As the Enterprise 2.0 SUMMIT is a European conference, we certainly need to discuss the multi-cultural challenges of introducing E 2.0 in international companies. Last year, Craig Hepburn from the UK hosted the panel consisting of E 2.0 experts from all over Europe: Bertrand Duperrin/France, Mark Masterson/Germany, Emanuele Quintarelli/Italy and Dr. Frank Schoenefeld/Germany.
Here is last year’s video of the session:
- Cultural differences do not only occur on a geographical level, i. e. between people from different countries, but also between a sales guy and someone from the IT department.
- A big challenge for Enterprise 2.0 is measuring its value: How do we account for people who benefit from E 2.0 without actively participating themselves? Some people from other cultures benefit from a collaborative environment, e. g. because they can easily find the information they need/solve a problem etc. But you cannot see or measure that value, because these people do not actively bring themselves in and do not want to speak out.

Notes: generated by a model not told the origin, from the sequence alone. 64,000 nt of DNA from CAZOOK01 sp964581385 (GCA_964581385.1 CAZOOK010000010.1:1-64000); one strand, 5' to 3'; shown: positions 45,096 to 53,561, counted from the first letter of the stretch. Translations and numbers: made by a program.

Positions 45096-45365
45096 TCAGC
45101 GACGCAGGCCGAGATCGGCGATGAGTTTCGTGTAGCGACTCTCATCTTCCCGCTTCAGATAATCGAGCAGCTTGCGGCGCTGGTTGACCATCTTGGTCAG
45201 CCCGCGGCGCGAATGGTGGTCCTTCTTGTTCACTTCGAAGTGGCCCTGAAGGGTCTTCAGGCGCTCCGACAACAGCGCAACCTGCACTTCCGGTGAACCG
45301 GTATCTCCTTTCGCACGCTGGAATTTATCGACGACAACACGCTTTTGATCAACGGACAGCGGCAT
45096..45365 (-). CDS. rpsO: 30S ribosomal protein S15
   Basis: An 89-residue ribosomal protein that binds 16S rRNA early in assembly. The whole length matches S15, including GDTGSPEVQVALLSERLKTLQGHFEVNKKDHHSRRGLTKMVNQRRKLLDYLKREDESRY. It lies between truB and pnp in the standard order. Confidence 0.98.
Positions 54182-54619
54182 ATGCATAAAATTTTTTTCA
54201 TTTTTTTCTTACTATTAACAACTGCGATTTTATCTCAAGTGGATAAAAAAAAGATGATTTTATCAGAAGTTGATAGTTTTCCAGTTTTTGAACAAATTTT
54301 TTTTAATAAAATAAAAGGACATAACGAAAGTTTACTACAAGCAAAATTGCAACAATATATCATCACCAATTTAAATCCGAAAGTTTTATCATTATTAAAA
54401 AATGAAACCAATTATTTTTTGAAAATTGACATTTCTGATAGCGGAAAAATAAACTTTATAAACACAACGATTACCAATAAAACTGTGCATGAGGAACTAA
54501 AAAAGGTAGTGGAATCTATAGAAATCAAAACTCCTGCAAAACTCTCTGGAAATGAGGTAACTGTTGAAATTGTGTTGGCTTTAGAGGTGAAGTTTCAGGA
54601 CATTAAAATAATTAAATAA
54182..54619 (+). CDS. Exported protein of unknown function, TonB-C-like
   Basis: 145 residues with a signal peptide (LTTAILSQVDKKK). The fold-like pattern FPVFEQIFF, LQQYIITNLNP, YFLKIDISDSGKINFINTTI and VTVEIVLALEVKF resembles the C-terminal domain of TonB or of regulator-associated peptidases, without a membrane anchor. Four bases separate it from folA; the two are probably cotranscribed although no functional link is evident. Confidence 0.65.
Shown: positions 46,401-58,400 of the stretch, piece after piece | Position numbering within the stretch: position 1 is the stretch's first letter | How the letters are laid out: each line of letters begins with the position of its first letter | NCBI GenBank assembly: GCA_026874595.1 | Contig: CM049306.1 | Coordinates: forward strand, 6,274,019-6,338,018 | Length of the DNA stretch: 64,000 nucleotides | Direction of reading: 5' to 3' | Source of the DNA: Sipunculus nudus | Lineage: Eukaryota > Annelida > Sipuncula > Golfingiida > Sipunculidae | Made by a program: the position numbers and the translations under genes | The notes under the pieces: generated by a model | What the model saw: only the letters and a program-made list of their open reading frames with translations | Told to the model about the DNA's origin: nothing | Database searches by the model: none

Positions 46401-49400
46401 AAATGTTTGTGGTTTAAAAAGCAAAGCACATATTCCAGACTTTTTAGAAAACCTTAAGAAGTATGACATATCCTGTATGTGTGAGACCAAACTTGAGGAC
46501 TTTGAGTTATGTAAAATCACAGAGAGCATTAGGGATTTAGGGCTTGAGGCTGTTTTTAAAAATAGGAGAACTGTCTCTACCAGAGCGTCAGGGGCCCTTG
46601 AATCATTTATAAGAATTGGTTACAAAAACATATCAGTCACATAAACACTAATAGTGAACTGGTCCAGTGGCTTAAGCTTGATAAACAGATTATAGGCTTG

- Mark experienced an interesting pattern at CSC: For whatever reason, blogs (that address a huge, not-specified number of recipients) are more used by collegues with an Anglosaxon background while tools for discussions (where you address a limited, specified number of recipients) were used by people from all kinds of nations. So different people from different nations seem to prefer using different kinds of tools.
- We should spend more time understanding the different cultures and include that knowledge into the process of the developing a (flexible) software. The ultimate, perfect solution would of course be a system in which the end users themselves can make it fit them better via feedback loops.
This year, Bertrand Duperrin will be the host for the discussion on how to overcome cultural boundaries for Enterprise 2.0. An interview with him on his views and expectations for this year’s Enterprise 2.0 SUMMIT is about to follow soon.